We reject Emmiss contention that the staffs decisions unfairly or improperly shifted the burden of proof or otherwise violated the Administrative Procedure Act. Before the staff issued the NAL, it sent copies of the allegations contained in the complaints to Emmis and asked Emmis to state whether it had aired the material as alleged. Significantly, in its LOI Response, Emmis did not deny broadcasting the material, but merely stated that it had no tape or transcript of the broadcasts in question and that its inquiries of pertinent personnel did not allow it to determine whether it had aired the material as alleged. Thus, Emmis neither disputed the accuracy of the complainants allegations nor supplied any countervailing evidence, such as a denial from the air personalities, programs producers or Station management that the material was broadcast as had been alleged. Following the staffs issuance of the NAL, the Forfeiture Order and the MO&O, Emmis never contended, much less offered any evidence to establish, that the complainants allegations were inaccurate in any way, although it had every opportunity to do so. Consequently, the complainants allegations stand unchallenged, and the only issue for us to decide at this point is whether those allegations, standing alone, are sufficient to support indecency determinations. As discussed above, we find that they are. In response to Emmiss generalized claim, we also find no First Amendment defect in relying on this level of proof. [footnotes omitted]
How about that? Imagine someone not feeling the need to justify their speech in the face of vague allegations of indecency due to "graphic detail." Why, if you don't deny or respond to allegations you must be guilty. It couldn't possibly be that, after broadcasting several hours worth of show five days a week, one's memory is a little fuzzy about what was or wasn't said months prior.
Thus, we now have a standard of proof where extremely vague complaints from a habitual complainer are enough evidence for the FCC to dismiss any free speech concerns.
Certain Professions Have Less Free Speech Rights Than Other Professions
There are two more things about the context of the speech. The first is that the discussion involved "fisting" - "described as a procedure for the sexual gratification of a female involving the insertion of an entire hand into her sexual organ" (pssst ... FCC ... it turns out that anuses, both male and female, can also be fisted).
Hey, fisting isn't for everyone, but apparently lots of people do engage in and are gratified by the activity (perhaps the FCC is actually upset about the gratification part - the language isn't entirely clear). Maybe I'm just weird, but if you are going to discuss human sexuality at all, it sort of makes sense to sometimes talk about the types of sex people are actually having and not just the very limited subset of sex acts that people like David Edward Smith are comfortable with. Therefore, I would kind of like to know why the FCC considers a discussion of "fisting" more offensive than other sex acts. A rating system would be handy. Perhaps the FCC could go through the Kama Sutra and rate the various positions and acts on a 1-10 scale of offensiveness.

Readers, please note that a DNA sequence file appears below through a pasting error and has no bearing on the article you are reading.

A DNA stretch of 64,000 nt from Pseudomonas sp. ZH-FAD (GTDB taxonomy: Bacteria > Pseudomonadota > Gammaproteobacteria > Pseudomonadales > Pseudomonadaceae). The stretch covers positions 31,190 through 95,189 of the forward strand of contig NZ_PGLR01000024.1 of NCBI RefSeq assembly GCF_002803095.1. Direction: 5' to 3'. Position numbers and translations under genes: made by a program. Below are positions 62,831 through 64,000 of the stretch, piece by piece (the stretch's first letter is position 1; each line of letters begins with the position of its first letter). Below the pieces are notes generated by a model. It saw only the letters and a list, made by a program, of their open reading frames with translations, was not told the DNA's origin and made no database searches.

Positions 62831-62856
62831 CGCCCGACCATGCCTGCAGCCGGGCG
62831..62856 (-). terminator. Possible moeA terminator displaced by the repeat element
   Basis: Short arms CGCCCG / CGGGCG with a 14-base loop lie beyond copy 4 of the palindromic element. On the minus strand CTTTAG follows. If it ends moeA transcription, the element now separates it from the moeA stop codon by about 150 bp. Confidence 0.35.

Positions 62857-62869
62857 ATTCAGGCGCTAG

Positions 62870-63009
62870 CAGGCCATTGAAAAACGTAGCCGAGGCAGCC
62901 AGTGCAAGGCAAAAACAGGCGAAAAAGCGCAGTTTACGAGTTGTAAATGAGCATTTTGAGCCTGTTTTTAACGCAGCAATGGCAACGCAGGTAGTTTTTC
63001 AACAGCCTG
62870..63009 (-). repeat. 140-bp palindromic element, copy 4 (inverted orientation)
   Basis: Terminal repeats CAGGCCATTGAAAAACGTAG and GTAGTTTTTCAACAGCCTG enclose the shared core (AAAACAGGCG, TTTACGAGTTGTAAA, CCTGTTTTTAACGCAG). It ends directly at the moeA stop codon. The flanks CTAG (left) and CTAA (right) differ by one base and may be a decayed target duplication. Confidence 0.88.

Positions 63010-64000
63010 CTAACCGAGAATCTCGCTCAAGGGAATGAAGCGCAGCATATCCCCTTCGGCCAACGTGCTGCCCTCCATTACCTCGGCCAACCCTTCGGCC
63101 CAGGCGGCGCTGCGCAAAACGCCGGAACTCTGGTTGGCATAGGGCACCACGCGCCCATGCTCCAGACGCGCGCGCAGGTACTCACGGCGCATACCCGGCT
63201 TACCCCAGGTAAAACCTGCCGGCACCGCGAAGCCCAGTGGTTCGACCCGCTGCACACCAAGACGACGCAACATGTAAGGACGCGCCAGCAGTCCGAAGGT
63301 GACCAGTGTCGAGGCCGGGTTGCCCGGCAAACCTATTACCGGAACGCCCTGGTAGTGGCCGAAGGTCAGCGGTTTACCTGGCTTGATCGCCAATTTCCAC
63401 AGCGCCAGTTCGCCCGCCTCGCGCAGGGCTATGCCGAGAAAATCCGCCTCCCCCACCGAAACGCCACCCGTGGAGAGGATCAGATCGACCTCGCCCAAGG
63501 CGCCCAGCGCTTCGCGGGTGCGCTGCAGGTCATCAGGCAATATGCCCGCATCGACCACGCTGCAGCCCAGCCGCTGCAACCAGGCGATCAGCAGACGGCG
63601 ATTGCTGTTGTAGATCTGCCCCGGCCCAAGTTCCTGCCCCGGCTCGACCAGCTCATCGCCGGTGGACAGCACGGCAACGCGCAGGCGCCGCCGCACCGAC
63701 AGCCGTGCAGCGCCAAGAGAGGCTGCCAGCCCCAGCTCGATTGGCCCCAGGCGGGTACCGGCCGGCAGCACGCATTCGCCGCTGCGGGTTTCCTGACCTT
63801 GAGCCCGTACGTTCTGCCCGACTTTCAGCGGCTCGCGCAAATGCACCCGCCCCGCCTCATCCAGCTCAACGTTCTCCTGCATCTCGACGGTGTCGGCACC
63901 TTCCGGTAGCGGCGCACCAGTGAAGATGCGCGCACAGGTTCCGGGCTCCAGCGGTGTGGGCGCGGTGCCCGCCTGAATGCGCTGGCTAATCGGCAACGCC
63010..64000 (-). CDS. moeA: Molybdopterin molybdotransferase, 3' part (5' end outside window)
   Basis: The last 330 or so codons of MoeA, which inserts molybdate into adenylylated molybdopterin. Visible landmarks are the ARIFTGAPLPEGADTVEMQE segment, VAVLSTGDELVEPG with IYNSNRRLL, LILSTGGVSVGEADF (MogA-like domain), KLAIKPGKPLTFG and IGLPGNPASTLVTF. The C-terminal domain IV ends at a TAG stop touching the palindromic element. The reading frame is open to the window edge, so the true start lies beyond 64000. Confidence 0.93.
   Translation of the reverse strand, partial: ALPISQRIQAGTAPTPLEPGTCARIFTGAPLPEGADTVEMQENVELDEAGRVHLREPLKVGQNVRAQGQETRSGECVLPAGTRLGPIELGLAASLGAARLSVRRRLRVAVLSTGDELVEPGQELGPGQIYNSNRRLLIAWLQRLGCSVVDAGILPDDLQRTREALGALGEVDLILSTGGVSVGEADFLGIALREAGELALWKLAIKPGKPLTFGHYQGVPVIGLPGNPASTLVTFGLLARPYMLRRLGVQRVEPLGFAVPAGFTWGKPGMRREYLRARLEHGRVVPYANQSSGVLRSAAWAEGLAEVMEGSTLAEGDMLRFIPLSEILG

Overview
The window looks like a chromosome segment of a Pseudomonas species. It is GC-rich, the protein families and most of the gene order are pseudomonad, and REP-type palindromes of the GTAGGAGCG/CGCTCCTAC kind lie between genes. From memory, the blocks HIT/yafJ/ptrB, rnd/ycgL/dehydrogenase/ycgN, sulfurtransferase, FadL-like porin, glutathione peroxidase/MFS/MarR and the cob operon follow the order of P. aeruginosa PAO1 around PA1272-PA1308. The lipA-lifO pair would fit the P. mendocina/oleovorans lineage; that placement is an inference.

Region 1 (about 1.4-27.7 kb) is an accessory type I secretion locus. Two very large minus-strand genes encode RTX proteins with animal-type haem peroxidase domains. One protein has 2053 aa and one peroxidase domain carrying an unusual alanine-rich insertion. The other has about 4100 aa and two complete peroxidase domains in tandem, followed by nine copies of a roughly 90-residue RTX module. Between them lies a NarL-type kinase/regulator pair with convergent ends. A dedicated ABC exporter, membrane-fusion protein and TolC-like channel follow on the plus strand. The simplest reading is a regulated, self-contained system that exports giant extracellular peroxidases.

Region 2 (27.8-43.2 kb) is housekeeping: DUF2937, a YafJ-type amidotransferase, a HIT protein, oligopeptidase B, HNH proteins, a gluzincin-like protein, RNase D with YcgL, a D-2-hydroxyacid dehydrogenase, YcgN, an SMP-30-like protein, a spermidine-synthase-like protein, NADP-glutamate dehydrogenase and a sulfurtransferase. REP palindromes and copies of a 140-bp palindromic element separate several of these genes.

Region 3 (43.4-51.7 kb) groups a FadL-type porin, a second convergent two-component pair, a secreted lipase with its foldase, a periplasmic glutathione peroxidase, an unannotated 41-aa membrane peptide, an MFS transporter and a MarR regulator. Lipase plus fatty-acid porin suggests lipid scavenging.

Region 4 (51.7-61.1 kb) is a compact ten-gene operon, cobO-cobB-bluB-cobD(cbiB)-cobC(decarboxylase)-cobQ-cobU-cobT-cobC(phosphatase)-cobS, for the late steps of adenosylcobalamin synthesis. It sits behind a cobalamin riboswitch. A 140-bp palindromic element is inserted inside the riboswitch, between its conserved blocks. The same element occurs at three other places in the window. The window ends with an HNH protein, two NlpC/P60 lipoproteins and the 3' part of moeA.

The second thing about the context that the FCC considered important is the fact that the discussion took place between a "shock jock" and a "porn star." I guess I must have missed the part of my First Amendment class where certain professions are presumed to have less free speech rights than other professions. You know, because porn stars can't really be considered regular citizens, they always talk like sluts and never discuss sexual health or safety issues:
In addition, in light of the complaints description of what was discussed (sexual gratification of a female through insertion of a fist into her genitalia) and the identities of the participants (a shock jock and a porn star), we conclude that the material was sufficiently explicit, shocking and pandering to be patently offensive as measured by contemporary community standards for the broadcast medium.
Whether you like them or not, porn stars and shock jocks are citizens and deserve the same rights as other citizen until it is shown that they have violated the law. The government shouldn't simply presume that members of certain professions will violate the law until proven otherwise. Would it be permissible to discriminate against porn stars and shock jocks in other First Amendment contexts? What professions will the FCC discriminate against next?
Not only is the FCC maximizing fines against broadcasters, they are lowering the evidence bar and effectively shifting burdens of proof. Additionally, they now consider it appropriate to discriminate against and presumptively find guilty members of certain professions.
Ain't censorship grand?